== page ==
Sitting at a park bench facing the city's gleaming cathedral, Rosario García, 44, said the main issues are jobs, public corruption and the murder of women. She said she voted for the PAN in the past but has concluded that "they're all the same animals."

On Sunday she will vote for Mr. Reyes because he seems "more genuine, more trustworthy and prepared" than Mr. Corral, whom she described as "too rigid in his views, inexperienced and seems angry all the time."

Her friend, Rosario Lomas, 46, agreed. "We once tried to stop corruption and look what we got in return, more unemployment and more insecurity," she said. "Now we want action. That's all."

Others lament such sentiments.

"It's a profound shame that as Chihuahenses we're moved more by economics than by justice," said Esther Chávez Cano, director of Casa Amiga, a crisis center for women. "We don't care about the pain and suffering of so many here, or in establishing a rule of law in our state. All we care about is our pocketbook."

To be sure, both candidates have pledged to make solving the murders of women a top priority.

But as the campaign winds down, neither candidate devotes much time to allegations that the Juárez drug cartel supports a vast criminal enterprise in the state. The same cartel is widely believed to be involved in the killings.

Also, rumors abound that both candidates were offered bribes to allow the cartel to continue doing business in the state.

Asked recently if he had taken bribes, Mr. Reyes said, "No. And I can assure you that if elected, I will go after this criminal organization with all the force necessary."

Mr. Corral, however, told Norte de Ciudad Juárez that he indeed had been approached and declined a lucrative offer.

"Although I can't say with any assurance that the money was coming from some mafioso, the amount and the way it was offered made me decline," Mr. Corral said.

Old rivalries

While the two candidates can be a study in contrasts, they also are products of old rivalries.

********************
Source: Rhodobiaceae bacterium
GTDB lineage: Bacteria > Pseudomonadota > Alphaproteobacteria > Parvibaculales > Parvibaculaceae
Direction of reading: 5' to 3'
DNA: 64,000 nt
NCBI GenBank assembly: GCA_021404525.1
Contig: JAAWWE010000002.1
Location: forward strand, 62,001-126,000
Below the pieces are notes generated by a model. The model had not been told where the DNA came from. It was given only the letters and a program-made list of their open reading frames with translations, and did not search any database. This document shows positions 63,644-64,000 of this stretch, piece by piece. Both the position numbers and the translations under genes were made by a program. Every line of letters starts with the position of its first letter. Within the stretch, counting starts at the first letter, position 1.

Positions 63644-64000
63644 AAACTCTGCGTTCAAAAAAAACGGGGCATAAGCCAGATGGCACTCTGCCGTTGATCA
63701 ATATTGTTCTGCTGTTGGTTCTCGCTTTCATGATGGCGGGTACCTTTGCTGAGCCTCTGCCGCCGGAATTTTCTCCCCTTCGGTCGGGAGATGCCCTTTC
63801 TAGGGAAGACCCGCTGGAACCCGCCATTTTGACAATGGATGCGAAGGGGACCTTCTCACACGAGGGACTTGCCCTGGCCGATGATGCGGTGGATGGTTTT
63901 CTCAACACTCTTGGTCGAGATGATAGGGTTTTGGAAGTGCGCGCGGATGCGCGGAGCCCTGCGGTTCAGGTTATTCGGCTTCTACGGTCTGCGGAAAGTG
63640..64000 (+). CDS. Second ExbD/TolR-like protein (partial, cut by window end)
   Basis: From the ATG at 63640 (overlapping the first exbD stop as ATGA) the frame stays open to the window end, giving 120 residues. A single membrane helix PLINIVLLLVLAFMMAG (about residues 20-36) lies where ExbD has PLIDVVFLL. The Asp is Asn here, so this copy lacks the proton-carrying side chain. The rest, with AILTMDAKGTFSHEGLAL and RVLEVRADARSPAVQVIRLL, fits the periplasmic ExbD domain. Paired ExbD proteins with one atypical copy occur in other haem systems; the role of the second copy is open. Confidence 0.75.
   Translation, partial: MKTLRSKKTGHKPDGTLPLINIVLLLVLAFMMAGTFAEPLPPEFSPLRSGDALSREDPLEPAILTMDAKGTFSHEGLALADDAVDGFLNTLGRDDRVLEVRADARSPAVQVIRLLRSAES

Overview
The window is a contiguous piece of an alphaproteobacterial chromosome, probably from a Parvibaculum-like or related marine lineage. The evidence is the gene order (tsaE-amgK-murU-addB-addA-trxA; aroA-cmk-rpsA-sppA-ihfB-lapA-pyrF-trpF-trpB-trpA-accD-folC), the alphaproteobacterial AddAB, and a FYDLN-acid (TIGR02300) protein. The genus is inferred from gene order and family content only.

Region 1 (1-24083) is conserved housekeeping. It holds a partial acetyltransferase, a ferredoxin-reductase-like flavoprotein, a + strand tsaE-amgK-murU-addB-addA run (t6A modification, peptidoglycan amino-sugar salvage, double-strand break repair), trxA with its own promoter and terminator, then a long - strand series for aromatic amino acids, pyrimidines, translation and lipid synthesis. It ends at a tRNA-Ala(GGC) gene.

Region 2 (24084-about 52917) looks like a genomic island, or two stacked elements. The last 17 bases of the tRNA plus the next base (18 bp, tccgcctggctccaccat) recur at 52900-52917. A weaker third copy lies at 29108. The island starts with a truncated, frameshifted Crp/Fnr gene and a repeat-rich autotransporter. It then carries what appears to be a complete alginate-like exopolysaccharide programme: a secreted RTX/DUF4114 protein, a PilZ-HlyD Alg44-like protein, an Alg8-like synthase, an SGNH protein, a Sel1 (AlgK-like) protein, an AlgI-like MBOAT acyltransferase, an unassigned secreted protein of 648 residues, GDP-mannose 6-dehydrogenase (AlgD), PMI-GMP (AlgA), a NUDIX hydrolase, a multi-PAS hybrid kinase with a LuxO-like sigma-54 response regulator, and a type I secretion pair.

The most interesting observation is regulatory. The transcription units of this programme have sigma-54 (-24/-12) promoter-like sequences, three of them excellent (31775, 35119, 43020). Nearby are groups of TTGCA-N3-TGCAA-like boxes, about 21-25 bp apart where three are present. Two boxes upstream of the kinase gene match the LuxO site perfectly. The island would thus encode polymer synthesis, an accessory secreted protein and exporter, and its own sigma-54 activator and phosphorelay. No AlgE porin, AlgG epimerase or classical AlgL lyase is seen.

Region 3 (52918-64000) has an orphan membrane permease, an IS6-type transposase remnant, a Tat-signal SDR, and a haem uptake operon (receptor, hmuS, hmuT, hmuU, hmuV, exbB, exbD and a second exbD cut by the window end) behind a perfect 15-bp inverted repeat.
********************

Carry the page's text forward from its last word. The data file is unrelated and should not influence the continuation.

Mr. Reyes is the nephew of former Chihuahua Gov. Fernando Baeza Meléndez, who won a widely disputed election in 1986 over Francisco Barrio Terrazas, Mr. Corral's political mentor, who won the governorship in 1992.

Mr. Reyes, 42, was mayor of Chihuahua City, earning a reputation for law and order.

He was a federal deputy member of Congress and in his bid for the governorship took a page from other successful PRI candidates, running early and running hard.

"He blanketed the state early," said Mr. Grayson. "He's run a very smart campaign."

Mr. Corral, 38, is a former journalist. He belongs to the PAN's so-called "Familia Feliz" happy family headed by Mr. Barrio Terrazas, but in his run for governor snubbed the party's "orthodox" conservatives who, Mr. Grayson said, "resent him for his decision to enter an alliance with the PRD, whose ideology and tactics they despise."

The left-leaning PRD, or Party of the Democratic Revolution, is backing Mr. Corral for governor.

Victoria Gandara, a 31-year-old mother of three who has family in Arlington, has been leaning toward Mr. Reyes but says she won't decide until she learns more about Mr. Corral.

"I don't care about labels, rhetoric or accusations," said Ms. Gandara, who pumps gas for a living. "I just want the best man to win."